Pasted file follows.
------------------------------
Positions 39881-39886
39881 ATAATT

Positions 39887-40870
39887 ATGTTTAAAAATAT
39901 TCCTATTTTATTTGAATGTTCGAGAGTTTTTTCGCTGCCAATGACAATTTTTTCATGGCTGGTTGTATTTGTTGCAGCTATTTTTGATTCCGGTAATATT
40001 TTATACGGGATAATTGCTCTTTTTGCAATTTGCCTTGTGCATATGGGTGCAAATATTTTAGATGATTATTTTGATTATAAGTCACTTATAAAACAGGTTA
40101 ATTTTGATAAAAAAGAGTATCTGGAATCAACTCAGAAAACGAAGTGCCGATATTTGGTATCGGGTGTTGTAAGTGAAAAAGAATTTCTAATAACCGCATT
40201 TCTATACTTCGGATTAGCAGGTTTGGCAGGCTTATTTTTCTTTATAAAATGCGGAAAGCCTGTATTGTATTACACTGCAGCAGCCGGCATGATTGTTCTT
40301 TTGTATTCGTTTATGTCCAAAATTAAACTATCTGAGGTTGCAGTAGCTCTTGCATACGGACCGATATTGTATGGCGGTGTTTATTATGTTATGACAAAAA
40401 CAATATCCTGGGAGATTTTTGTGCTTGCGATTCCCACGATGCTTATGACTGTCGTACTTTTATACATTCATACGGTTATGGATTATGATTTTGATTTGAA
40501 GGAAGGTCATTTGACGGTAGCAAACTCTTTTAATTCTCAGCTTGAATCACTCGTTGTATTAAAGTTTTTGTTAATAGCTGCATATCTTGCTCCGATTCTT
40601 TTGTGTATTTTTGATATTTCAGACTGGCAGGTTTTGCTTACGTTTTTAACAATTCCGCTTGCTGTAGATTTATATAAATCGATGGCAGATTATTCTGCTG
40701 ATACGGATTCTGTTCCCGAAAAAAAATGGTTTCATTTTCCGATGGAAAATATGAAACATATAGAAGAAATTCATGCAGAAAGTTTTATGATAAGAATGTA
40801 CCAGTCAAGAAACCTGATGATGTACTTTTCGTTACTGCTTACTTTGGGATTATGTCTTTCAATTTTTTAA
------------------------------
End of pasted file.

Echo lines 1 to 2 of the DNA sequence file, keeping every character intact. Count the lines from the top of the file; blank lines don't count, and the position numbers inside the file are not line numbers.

Positions 39881-39886
39881 ATAATT